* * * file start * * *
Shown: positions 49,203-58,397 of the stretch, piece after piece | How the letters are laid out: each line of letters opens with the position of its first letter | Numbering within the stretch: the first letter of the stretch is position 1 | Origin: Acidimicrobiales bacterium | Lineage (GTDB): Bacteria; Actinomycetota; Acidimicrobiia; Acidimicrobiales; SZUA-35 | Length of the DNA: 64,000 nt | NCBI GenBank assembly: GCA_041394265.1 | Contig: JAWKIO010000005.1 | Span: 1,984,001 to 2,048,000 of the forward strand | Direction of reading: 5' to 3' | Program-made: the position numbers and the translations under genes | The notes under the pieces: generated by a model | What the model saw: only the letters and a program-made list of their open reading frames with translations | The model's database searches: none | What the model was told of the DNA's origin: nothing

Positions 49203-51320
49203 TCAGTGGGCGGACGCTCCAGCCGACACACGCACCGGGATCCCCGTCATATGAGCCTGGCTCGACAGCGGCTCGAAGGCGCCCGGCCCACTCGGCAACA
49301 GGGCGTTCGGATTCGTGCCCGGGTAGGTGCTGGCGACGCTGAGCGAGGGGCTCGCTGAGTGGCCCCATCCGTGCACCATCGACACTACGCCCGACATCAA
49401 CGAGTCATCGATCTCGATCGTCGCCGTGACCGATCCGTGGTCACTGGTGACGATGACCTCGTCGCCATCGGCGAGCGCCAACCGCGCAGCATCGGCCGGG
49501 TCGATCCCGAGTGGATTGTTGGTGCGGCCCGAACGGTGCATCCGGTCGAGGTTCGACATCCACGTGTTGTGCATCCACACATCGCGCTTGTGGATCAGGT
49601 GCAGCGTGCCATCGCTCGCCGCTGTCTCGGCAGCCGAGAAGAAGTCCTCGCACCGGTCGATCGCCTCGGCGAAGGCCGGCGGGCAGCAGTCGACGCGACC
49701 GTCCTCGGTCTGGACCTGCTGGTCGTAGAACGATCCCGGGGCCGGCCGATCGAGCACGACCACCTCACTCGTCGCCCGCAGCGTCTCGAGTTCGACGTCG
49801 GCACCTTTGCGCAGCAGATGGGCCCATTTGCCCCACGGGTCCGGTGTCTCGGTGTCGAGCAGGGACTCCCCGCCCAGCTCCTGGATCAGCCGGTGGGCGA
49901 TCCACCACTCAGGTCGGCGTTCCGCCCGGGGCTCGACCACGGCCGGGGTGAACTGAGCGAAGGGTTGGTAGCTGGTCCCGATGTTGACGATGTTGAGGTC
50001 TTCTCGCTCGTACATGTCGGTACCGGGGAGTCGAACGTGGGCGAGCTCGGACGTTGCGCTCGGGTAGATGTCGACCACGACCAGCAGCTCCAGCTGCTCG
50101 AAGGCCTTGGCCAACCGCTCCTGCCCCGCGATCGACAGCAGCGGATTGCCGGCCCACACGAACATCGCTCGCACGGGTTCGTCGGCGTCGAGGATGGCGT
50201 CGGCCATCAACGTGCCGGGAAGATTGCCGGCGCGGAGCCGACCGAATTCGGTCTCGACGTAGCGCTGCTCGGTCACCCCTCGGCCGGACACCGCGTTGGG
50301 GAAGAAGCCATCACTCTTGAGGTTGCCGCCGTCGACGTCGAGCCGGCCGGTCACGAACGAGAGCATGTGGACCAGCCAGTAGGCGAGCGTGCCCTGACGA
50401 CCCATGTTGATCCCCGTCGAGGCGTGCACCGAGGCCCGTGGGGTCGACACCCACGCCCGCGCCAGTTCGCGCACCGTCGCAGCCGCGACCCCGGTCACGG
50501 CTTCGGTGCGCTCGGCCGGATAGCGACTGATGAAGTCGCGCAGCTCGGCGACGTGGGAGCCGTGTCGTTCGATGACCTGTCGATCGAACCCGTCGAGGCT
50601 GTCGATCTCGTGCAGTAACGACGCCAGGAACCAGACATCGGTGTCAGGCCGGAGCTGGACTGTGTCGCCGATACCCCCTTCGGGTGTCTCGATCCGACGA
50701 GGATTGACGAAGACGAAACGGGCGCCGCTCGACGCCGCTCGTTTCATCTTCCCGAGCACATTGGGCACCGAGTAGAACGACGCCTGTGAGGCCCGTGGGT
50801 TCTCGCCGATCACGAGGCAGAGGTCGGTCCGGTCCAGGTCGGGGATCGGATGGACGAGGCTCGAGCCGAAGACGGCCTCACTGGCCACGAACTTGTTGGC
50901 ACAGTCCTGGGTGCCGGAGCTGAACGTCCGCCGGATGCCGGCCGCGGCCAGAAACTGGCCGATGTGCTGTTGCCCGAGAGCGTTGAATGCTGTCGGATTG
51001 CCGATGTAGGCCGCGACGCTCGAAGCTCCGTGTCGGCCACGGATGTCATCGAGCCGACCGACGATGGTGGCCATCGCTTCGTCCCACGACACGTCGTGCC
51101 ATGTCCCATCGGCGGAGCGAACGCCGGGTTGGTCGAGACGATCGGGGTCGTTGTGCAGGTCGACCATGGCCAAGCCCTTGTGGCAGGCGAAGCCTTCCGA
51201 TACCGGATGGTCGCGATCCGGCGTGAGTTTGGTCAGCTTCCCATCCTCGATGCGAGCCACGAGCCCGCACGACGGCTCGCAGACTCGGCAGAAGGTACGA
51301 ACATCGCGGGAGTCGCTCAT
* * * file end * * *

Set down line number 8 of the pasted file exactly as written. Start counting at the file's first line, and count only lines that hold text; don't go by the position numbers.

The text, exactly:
49701 GTCCTCGGTCTGGACCTGCTGGTCGTAGAACGATCCCGGGGCCGGCCGATCGAGCACGACCACCTCACTCGTCGCCCGCAGCGTCTCGAGTTCGACGTCG